Second Step: A Violence Prevention Initiative

State: NY Type: Model Practice Year: 2004

:

This practice is a county-wide comprehensive violence prevention program, including school districts and community agencies. The target population includes students in grades Pre-K-8 and their families. The program has reached approximately 2500 students and 200 parents. Second Step is increasing positive social skills and knowledge about violence prevention. Specific negative behaviors have decreased and specific targeted positive behaviors have increased. The key elements needed to replicate this practice include cooperation from the main stakeholders (i.e., school districts, community agencies, parents) and funding sources that are consistent for at least three years. The goals and objectives of this practice are:

  • An observed behavior change in the classroom as well as the school climate.
  • Increased use of social skills and emotion management.
  • Fewer in disciplinary referrals as well as less time spent in the classroom on disciplinary issues.
  • Greater knowledge and understanding of skills encompassing impulse control, anger management, problem solving and positive social behavior.
  • Integration of lessons learned into the homes of families receiving the curriculum.
  • Reaching as many school districts as possible within the county.
  • Collaborating with local community agencies to form a comprehensive community-wide plan.
:
Livingston County Department of Health
:
Second Step: A Violence Prevention Initiative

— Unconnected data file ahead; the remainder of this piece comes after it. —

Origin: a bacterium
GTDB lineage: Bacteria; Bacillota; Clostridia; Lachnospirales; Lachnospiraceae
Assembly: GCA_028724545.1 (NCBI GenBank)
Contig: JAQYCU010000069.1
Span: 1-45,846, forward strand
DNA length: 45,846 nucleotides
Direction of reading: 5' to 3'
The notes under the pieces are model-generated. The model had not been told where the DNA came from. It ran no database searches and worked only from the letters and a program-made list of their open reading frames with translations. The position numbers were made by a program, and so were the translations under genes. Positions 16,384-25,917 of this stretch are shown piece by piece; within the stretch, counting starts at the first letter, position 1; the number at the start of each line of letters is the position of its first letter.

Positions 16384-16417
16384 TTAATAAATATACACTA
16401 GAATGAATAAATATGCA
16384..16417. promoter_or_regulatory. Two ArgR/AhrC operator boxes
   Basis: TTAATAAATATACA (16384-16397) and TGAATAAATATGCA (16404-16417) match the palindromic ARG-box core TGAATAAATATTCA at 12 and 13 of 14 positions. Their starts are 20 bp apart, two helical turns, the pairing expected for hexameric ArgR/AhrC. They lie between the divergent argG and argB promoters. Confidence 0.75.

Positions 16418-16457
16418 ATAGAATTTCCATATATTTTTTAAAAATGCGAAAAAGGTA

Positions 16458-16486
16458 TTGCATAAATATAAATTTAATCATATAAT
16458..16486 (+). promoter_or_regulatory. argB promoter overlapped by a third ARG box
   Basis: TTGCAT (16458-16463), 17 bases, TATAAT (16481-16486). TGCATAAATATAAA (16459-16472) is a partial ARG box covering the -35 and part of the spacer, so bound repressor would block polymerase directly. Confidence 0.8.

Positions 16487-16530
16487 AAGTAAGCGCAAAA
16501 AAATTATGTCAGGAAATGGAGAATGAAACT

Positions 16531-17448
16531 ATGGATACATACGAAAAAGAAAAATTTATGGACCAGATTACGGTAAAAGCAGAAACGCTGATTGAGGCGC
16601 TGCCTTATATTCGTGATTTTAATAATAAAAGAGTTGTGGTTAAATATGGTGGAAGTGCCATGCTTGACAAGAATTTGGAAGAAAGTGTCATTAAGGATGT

This practice is a county-wide comprehensive violence prevention program, including school districts and community agencies. The target population includes students in grades Pre-K-8 and their families. The program has reached approximately 2500 students and 200 parents. Second Step is increasing positive social skills and knowledge about violence prevention. Specific negative behaviors have decreased and specific targeted positive behaviors have increased. The key elements needed to replicate this practice include cooperation from the main stakeholders (i.e., school districts, community agencies, parents) and funding sources that are consistent for at least three years. The goals and objectives of this practice are:   An observed behavior change in the classroom as well as the school climate. Increased use of social skills and emotion management. Fewer in disciplinary referrals as well as less time spent in the classroom on disciplinary issues. Greater knowledge and understanding of skills encompassing impulse control, anger management, problem solving and positive social behavior. Integration of lessons learned into the homes of families receiving the curriculum. Reaching as many school districts as possible within the county. Collaborating with local community agencies to form a comprehensive community-wide plan.